When he decided it was time to start giving back to the local community, he and Piet Blom started the Agri Dwala BEE farming project. Wise decisions, hard work and commitment by Kosie, Piet and the 29 beneficiaries have helped turn the project into a flourishing business in less than five years. Denene Erasmus reports.Before the Agri Dwala project even got off the ground, Kosie van Zyl says he was determined it would be a success. “I made a long-term commitment and when the going gets tough I remind myself to focus on our vision for this project, because it’s bigger than all of us,” he explains. His hard work and perseverance have paid off, and the BEE project has made great advances in Napier, Western Cape, in just four years.
Kosie made a promise to himself to help others as he himself was helped. “My family has been living on Fairfield farm close to Napier as farm managers since 1927,” he explains. “Then, in 1995, an elderly couple approached me with an offer to take over their farm Hansieskloof. They didn’t have any children and wanted to retire. In the first year I didn’t have to pay them a cent, and after that I used farm profits to gradually buy the farm from them. “They gave me the opportunity to own my own land and start farming for myself, and I believe in giving back.”
Building from scratch
Agri Dwala started in 2006 when the Cape Agulhas Municipality made 645ha of commonage available for rent to new farmers. Kosie and Piet Blom, who also comes from the area and does consultancy work for local farmers, approached a number of small-scale farmers who were raising one or two head of cattle, and gave them the opportunity to become part of the project.“I wanted to empower people in our community and Agri Dwala is just the way,” says Piet. “It offers those who want to farm the opportunity to be trained as commercial farmers.” Kosie and Piet got together nine farmworker households from Kosie’s farm and six other households, and planted wheat on the commonage with financing from Overberg Agri, using the profits to buy cattle. Currently, Agri Dwala consists of 29 beneficiaries who own a 70% share in the business, while Kosie and Piet own a 15% share each. Agri Dwala only employs four of the beneficiaries. The rest were encouraged to keep the jobs they had. “If we had to pay everyone a full-time salary the overheads would have been too high,” says Kosie. But members of the trust receive a small dividend at each year-end.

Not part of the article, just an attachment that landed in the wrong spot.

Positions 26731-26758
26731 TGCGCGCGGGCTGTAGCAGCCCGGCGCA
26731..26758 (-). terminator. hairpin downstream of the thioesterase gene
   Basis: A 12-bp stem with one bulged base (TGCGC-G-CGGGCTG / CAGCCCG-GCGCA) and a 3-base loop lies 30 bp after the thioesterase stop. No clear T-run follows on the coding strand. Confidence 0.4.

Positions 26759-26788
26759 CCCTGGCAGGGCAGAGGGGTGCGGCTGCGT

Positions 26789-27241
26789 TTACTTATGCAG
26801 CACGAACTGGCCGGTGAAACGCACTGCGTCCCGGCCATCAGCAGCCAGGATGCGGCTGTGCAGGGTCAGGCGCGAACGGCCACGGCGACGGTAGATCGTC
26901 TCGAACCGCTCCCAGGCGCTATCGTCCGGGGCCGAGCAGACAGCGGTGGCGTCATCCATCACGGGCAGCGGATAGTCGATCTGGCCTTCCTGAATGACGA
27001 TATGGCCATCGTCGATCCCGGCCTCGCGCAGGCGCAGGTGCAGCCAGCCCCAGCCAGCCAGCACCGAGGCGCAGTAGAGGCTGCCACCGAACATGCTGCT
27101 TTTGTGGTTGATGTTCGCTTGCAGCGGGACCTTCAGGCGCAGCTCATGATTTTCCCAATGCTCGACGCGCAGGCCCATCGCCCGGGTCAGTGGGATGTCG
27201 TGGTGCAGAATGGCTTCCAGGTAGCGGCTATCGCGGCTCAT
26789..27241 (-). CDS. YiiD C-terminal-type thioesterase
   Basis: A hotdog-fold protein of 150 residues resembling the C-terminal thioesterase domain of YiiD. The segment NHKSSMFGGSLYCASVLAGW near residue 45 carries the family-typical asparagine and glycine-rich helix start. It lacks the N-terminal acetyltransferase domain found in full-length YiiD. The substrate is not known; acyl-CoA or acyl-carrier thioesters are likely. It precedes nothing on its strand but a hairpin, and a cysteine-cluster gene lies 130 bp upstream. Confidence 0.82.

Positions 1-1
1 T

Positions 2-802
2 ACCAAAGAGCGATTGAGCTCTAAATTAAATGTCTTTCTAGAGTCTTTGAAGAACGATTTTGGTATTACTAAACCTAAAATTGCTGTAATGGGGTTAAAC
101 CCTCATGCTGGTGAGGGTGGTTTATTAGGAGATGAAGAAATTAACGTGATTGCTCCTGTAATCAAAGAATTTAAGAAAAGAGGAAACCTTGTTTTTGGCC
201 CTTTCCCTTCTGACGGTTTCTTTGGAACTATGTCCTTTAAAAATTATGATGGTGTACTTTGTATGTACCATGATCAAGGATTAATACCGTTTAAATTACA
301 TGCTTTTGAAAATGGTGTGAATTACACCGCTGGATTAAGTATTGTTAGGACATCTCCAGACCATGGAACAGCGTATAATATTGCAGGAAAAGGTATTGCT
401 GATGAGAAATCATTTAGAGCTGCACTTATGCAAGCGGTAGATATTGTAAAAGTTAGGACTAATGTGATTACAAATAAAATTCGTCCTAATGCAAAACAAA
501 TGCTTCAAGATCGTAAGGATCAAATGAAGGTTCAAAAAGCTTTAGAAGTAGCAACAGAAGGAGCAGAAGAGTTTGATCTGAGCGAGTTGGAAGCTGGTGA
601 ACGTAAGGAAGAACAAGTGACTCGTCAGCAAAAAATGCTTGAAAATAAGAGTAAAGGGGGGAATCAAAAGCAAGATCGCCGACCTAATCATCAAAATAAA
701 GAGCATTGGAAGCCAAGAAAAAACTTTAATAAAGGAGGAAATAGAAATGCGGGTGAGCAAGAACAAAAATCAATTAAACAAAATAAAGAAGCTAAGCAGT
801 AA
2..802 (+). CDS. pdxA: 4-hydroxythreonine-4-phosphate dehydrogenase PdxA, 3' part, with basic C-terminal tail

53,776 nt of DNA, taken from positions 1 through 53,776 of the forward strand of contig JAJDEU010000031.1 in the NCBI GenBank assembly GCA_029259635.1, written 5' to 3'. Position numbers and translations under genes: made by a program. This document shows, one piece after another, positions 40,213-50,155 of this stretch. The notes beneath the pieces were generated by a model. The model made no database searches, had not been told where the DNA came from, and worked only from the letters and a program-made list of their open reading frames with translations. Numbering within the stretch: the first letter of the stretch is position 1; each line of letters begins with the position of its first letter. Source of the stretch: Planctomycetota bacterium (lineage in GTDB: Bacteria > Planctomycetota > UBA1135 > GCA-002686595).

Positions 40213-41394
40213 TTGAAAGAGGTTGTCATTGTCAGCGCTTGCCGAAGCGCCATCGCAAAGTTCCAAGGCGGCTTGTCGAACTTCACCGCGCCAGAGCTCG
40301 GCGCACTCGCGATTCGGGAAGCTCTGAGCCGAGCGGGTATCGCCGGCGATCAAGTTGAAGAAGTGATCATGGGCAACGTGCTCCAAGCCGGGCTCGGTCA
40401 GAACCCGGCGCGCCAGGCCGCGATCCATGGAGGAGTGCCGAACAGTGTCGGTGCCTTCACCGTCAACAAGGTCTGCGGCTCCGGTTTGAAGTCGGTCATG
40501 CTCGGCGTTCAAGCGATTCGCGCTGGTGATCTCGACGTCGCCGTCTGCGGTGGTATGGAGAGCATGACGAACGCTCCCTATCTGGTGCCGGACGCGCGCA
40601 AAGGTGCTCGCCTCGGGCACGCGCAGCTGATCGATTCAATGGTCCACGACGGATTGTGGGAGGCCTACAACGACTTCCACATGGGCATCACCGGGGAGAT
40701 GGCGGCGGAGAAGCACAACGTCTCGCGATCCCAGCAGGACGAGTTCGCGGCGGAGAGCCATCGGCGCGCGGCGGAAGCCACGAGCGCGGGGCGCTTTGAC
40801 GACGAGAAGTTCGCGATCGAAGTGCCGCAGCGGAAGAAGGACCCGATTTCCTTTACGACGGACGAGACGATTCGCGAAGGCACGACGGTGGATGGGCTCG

Agri Dwala Properties was set up so that the beneficiaries could become owners of as much land as possible as soon as possible, and owns all new land bought by the trust. The beneficiaries have also agreed to re-invest most of the profits for now, so after starting with 25 head of cattle and 643ha rented land, they now farm on 1 453ha and have 518 cattle and 300 sheep. In May 2009 Agri Dwala received a R5,1 million Land Redistribution for Agricultural Development (LRAD) grant. Each beneficiary contributed R170 000 and they bought the 264ha farm Jafters Krantz, plus more sheep and a truck.
The local branch of Pioneer Foods helped them buy another farm, Karsrivier (316 ha), and they now rent two properties, the Napier commonage (643ha) and Sonop (230ha). Agri Dwala is managed by Kosie, Piet and three of the beneficiaries, John Davids, Marius Engel and Magreth Gabriels. Kosie and Marius manage the crops, while John manages the livestock.
Getting down to farming
“Kosie, Piet and I think alike,” says John. “We want this farm to be a successful land reform project and we want to farm commercially.” John’s passion is livestock farming. “We have a mixed herd of beef cattle and we plan to keep it that way. But we’re trying to breed a single-colour herd with Red Limousin and Red Angus bulls.” The cows calve in early winter or early summer and most calves are marketed at six months if born in winter, and at nine if born in summer.The 300 Dohne Merinos graze on lucerne and oats.
“We have a nine-month lambing system and all the lambs are sold at six months,” says John. “We don’t have enough land to grow the herd, so we sell all the lambs. When we need to replace ewes we buy in pregnant ones.” Kosie and Marius manage their crops on a 10-year rotation. Five years of lucerne are followed by five years of grains – one year of oats for grazing between two two-year periods of cash crops. This year they sowed 658ha – 50% wheat, 30% barley, 15% oats and 5% canola. They use sustainable farming practices such as minimum tillage, and after harvesting they leave straw on the ground to feed microorganisms, preserve soil moisture and improve soil structure.
When the road gets rocky
“There have been times I just wanted to walk away, but Piet will tell me, if I go, he goes, because we’re in this together,” says John.Kosie and Piet have also felt like walking away at times. “This is why I think it’s important for farmers who want to help new farmers to not just act as mentors, but to hold shares in the business,” says Kosie. Piet adds, “Everyone involved in the project should be equally committed, have a shared interest and responsibility and work towards the same goal – to be successful and eventually turn a profit.”The beneficiaries have also decided to give something back to the community. “We’ve started a new fruit farm project and will plant 23ha to pomegranates, figs and grapes,” says Kosie. The beneficiaries will then nominate five people from their community to benefit from – and become involved in – the project.
Contact Kosie van Zyl on 082 873 3281, or e-mail [email protected]. |fw